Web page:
Sunday, November 14, 2010


First there was the problem. What was the problem? It had something to do with knowing. I could remember the dream, but I could not remember what the dream was about. There was an apartment very sparsely furnished, comfortably empty. We lived there and we were happy, but we had a problem and I can't remember what it was. As usual, I woke in discomfort, mildly cursing again that I could not be inured by sleep. Surely it had been long enough, I reflected, to find a comfortable position to lie down in, but it was not yet to be possible. I got up and swore off the pain killers in the drawer next to my bed. What had I just dreamed and what was the problem? I still don't know.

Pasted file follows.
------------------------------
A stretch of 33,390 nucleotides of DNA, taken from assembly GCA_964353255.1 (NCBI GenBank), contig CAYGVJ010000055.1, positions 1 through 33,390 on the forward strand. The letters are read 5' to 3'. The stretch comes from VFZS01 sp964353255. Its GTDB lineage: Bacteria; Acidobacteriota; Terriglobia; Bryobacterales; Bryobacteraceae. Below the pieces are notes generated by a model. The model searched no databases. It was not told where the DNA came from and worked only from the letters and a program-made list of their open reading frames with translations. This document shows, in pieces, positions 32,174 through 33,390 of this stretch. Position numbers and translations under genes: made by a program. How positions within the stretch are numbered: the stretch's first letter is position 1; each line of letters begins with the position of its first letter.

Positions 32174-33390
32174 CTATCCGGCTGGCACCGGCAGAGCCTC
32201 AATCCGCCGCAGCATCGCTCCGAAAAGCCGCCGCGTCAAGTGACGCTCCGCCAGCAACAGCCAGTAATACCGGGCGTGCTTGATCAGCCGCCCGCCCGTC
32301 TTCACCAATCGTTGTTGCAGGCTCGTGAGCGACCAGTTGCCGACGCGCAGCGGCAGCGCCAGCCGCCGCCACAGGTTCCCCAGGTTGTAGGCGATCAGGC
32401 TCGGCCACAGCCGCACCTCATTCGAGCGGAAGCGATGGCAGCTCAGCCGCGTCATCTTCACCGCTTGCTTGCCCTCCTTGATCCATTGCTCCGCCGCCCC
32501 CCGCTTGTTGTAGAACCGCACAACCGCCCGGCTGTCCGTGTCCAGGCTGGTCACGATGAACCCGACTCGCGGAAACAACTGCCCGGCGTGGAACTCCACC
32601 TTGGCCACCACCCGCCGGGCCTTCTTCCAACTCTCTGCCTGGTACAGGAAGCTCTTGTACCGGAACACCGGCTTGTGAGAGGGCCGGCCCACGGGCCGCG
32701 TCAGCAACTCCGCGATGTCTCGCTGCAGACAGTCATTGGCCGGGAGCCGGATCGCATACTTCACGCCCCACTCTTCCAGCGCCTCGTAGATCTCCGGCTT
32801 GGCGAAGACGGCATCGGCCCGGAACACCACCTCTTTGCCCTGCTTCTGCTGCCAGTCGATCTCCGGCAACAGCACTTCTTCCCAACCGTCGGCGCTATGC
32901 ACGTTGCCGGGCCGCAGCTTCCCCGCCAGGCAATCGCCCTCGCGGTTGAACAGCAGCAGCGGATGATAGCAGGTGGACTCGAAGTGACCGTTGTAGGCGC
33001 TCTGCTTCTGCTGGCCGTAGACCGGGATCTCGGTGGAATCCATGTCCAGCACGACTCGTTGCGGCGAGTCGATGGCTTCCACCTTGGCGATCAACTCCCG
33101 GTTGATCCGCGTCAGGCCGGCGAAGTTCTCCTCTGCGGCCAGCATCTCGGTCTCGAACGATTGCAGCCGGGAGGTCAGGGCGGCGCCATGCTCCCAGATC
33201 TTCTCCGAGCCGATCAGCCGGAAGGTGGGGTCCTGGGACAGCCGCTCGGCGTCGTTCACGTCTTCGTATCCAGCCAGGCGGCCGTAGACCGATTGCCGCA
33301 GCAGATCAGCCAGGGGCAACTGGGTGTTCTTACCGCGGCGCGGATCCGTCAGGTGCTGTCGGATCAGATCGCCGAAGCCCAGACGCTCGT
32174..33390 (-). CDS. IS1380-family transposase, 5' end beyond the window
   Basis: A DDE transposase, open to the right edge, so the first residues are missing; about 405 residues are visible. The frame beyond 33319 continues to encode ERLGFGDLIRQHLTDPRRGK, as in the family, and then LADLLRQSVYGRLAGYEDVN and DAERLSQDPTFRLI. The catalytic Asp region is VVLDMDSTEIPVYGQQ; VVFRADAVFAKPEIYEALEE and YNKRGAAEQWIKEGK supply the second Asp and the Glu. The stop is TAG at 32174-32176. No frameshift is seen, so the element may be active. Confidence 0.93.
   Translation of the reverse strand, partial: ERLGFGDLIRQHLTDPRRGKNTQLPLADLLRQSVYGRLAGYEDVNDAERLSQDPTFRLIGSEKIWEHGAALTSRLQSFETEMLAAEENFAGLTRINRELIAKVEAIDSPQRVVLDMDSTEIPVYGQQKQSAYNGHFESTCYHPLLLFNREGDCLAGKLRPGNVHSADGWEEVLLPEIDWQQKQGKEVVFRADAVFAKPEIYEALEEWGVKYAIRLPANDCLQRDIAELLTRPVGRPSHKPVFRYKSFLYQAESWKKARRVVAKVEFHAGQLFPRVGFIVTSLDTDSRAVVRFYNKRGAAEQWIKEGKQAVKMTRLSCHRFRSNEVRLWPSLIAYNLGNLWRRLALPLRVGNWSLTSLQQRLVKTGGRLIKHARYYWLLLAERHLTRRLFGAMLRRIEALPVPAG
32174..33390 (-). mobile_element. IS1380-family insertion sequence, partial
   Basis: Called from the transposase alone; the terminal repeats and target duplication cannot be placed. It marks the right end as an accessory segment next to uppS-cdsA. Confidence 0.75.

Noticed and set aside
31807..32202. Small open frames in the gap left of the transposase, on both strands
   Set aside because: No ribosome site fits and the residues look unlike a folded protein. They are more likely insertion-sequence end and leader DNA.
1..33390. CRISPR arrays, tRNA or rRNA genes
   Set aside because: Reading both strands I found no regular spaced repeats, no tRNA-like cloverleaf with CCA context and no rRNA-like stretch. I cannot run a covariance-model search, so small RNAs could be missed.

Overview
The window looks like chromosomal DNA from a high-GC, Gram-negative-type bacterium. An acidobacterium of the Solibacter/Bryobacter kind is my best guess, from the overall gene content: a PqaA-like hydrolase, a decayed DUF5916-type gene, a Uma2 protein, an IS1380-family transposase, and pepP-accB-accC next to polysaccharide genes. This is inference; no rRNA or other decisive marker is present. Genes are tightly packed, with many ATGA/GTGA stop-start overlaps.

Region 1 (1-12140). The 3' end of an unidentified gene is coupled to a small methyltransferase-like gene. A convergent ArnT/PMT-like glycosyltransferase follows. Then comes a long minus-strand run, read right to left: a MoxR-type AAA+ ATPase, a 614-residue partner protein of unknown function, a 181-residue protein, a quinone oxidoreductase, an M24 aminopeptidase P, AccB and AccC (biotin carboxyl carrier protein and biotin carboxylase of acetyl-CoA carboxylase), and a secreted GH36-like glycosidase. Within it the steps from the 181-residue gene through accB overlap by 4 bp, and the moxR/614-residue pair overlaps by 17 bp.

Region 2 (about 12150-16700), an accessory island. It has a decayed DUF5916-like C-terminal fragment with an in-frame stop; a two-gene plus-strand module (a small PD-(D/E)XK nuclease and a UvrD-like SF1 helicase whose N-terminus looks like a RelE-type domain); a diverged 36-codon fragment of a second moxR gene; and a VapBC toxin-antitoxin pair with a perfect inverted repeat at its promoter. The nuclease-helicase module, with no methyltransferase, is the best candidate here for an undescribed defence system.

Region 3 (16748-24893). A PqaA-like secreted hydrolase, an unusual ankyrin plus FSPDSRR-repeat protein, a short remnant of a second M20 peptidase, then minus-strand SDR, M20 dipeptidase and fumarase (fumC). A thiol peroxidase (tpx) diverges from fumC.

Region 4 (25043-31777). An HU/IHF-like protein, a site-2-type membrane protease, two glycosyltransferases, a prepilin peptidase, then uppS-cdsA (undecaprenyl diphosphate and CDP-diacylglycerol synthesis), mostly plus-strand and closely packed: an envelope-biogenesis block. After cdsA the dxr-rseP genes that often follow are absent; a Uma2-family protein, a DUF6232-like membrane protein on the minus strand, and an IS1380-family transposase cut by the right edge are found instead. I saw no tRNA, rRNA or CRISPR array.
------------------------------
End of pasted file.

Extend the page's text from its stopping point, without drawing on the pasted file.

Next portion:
1 comment:

Will said...

I often have exhausting dreams and because of sleeplessness I've done one those fancy sleep studies with dozens of sensor wire connected to my head, torso etc.. The doc concluded, because I'm a creative person the general rules of sleep behavior don't apply.

On top of that, I have zero interest in the meaning of dreams. I believe dreams are nothing more than mental confetti as the brain sorts out, organizes and cleans up all the bits and pieces of sensory and neural activity we dump in our minds.

I can talk myself through pain but not the lack of sleep. Hence Ambien.